in Defence

UK scientists and engineers collaborate to accelerate FCAS

Posted 30 November 2023

The UK’s foremost combat air companies and the Ministry of Defence (MoD) have conducted research with scientists at the cutting-edge of machine learning, artificial intelligence, data science and computing to support the development of software for Tempest, which is part of the UK’s future combat air system (FCAS).

Image courtesy BAE Systems

Tempest will be part of FCAS and is designed to be a supersonic stealth fighter equipped with pioneering technologies, including state-of-the-art integrated sensing and protection capabilities. These capabilities will be delivered, in part, by millions of lines of code on the aircraft, with many more lines of code also present in ground-based systems. This means the software on Tempest needs to be more robust and resilient than that on its potential adversaries.

The collaboration provided valuable insights into software requirements, design, delivery, operation, speed of upgrades and maintenance for both the fighter jet and the training systems pilots and maintainers will use to operate and support the aircraft.  

Outsmart Insight, a deep tech intelligence company, and Oxford Creativity, a group delivering a systematic approach to innovation and creative problem solving, conducted targeted research with scientists, engineers and academia. The research addressed the most challenging problems facing software development over the expected multi-decade life of the programme: flexible ways of managing computing resources; the role of trusted artificial intelligence; software re-use; and increasing software dependability.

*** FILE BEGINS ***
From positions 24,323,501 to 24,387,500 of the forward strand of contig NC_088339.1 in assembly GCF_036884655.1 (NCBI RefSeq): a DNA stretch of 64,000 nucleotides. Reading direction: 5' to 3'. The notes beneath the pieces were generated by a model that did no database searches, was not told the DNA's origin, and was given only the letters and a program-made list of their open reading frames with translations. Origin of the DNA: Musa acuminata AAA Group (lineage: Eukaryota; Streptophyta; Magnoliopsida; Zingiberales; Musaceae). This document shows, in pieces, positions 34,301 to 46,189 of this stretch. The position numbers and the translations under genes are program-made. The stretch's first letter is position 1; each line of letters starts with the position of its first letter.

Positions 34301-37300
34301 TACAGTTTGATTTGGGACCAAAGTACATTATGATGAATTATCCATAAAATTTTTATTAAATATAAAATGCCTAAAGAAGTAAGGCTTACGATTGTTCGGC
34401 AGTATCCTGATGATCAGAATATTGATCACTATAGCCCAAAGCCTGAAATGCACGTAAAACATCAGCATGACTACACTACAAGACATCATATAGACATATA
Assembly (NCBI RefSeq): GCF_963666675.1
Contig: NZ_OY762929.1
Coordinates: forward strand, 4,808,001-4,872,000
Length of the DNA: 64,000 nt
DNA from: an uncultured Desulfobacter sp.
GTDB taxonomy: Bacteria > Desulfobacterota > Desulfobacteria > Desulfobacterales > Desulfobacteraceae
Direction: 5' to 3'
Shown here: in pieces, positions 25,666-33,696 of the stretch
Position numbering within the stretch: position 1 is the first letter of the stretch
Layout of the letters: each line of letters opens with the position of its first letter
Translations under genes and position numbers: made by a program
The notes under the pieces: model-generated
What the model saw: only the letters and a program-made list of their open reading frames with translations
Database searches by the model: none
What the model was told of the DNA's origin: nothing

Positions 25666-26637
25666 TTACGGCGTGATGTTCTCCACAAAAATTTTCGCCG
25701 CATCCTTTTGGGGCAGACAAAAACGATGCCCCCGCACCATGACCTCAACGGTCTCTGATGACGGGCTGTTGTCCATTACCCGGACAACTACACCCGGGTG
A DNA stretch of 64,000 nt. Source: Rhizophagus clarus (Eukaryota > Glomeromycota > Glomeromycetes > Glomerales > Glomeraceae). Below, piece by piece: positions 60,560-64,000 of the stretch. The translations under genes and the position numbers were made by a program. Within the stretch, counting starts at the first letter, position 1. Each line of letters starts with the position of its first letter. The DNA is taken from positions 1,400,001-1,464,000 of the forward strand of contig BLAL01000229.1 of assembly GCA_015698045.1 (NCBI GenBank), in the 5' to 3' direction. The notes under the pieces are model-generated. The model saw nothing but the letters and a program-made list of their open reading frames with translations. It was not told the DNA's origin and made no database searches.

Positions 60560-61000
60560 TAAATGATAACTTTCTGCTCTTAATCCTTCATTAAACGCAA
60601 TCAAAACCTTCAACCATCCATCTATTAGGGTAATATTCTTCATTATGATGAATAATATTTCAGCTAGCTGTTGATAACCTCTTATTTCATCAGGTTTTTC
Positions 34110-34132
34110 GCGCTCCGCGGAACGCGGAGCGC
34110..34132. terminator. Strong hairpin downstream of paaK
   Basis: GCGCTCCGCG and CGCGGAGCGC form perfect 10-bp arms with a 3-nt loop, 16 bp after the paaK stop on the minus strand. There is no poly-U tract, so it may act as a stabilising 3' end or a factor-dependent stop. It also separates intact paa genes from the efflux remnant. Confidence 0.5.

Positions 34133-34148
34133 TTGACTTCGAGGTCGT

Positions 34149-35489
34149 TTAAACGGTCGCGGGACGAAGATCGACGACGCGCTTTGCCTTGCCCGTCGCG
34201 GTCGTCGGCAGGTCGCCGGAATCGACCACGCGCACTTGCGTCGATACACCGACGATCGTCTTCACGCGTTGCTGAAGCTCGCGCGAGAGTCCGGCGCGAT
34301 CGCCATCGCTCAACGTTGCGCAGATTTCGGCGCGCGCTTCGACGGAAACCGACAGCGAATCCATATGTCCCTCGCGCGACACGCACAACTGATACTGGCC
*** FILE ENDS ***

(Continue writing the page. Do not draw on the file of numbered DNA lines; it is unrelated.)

Air Commodore Martin Lowe, FCAS Programme Director for the MOD, said: "Software is key for Tempest because the future operational environment demands adaptability, including frequent software updates. But software is also a big delivery risk. Recent history shows the dangers that arise when software is done badly, and the advantages of doing software well. The advantages are so significant that, in terms of operational capability, the people delivering the software are as important as the people maintaining the aircraft or the pilots flying them.

“It is great to see the enthusiasm and optimism that Outsmart Insight and Oxford Creativity brought to this study. It gives us increased confidence that we can grasp the opportunities offered by software-based advances on the programme.  This project has also shown the value of collaborating on research with key organisations and individuals, across academia and industry."
Based on the findings, the Team Tempest partners have commissioned targeted follow-on research with UK academia, which aims to support the development of more robust software, which can be hosted in a more resilient way. This work supports the programme's vision for a modern, efficient, assured and continually improving software delivery ecosystem.

Tempest is targeted to be in service by 2035. The programme will deliver significant economic benefit to the UK, helping to sustain and develop critical skills and ensure that technical and industrial expertise from hundreds of organisations right across the UK remains at the forefront of advanced combat air systems for generations to come.



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